Supreme teaming up with British artists Gilbert & George is a pairing that doesn’t make sense at first. While the stalwart label has worked with a variety of artists — in spring/summer ‘18 the brand worked with Richard Estes, Lee Quinones and Daniel Johnston – Gilbert Prousch and George Prousch are still a leftfield choice until you look through the duo’s history.
Their personal style is one thing that sets them apart from the typical Supreme fan. The duo, who met in 1967, have a matching uniform of elegantly made three-button suits, a world away from the hoodies featured in this collab. But the connections between the streetwear brand and the artists is seen in their work and, specifically, the reaction to said work.
One of their most infamous pictures is Four Knights, which, at the time, was seen as being a romantic portrait of racist skinheads. When asked about that work years later in an interview with The Guardian, they simply said, “The world had skinheads and the world has skinheads,” leaving interpretation up to the viewer. Time has come to perceive that work with more kindness than when it was originally released, with art critics such as Jonathan Jones saying the image now looked like “far-seeing images of a divided, desperate Britain” than an endorsement of the far right.
Their work is often referred to as being punk-influenced — a charge they themselves reject, although they said they were fans of the clubs “just because of the dirty nightlife.” They described what they aimed to do with their art in general while speaking to The Telegraph. “The centre of our art is a human being. We have a moral dimension: what is good and what is bad in people.”
The exhibition that saw them gain notoriety was the 1977 Dirty Words Pictures show. Featuring 26 photographs of the pair alongside a variety of phrases such as “Cunt Scum” and “Are You Angry or Are You Boring?” and was notable both the provocative works and the duo’s outspoken personalities. However their biggest and most expansive work came in 1984’s The 1984 Pictures, which is what Supreme chose as the basis of this collaboration. The show focused on using photograph assemblages, using up to 27 individual images to create one series.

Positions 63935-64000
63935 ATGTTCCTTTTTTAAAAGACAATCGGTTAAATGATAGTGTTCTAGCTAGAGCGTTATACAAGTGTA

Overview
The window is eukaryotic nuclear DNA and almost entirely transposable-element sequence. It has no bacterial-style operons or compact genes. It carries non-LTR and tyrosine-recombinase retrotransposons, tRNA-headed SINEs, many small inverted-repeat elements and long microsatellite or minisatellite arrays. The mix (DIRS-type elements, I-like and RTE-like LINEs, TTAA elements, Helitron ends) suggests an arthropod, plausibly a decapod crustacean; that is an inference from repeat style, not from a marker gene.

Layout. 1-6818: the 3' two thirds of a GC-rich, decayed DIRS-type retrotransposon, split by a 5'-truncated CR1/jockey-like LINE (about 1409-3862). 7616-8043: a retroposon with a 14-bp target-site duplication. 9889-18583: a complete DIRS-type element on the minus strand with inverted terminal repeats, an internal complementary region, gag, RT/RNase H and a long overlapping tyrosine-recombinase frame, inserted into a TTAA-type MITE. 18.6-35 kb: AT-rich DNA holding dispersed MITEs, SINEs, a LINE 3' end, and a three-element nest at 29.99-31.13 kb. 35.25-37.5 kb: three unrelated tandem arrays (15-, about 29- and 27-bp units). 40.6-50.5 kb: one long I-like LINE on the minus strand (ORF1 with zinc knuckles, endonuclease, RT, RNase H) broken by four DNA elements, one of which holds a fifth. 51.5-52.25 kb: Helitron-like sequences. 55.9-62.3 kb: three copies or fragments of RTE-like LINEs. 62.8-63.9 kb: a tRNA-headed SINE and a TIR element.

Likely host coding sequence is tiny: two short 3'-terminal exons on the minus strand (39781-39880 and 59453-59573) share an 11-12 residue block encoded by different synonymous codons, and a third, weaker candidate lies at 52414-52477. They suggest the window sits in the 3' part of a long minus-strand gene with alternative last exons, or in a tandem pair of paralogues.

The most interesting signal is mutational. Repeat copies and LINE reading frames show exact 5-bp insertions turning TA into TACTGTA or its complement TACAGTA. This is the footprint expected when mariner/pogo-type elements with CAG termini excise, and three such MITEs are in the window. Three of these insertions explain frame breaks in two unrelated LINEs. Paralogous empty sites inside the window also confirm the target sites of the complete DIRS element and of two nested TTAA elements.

Supreme’s love of Pop Art is well noted and Gilbert & George’s work has earned consistent comparisons with Andy Warhol. And while there are clear visual consistencies between Warhol’s Polaroid series and The 1984 pictures it’s a charge the duo reject, dismissing the American artist as a commercialist.
Another link between Supreme and Gilbert and George is their anti-establishment stance. The aforementioned Dirty Words Pictures show was notable not only for its provocative works but also the duo’s commentary and interviews, holding court and railing against the art establishment and its stuffy and antiquated ways. Their lack of reverence is clear in their attitude towards Warhol, as well as the time they called Picasso a “foreign dago wanker” in an interview with famed art critic Waldemar Januszczak — who responded by giving their work a scathing review.
But, the greatest link between the two entities is perhaps their view on the democratization of their respective worlds. While a host of British artists have railed against street art, the duo is for all for it. Speaking to The Telegraph, they showed a viewpoint that explained why they’d license this collaboration despite never wearing a hoodie a day in their lives. “All the world is an art gallery. We said that we wanted all of the world to become an art gallery in 1969. And it’s happened.”
If you’re on the lookout for more art, feel free to take a look at this week’s best art drops.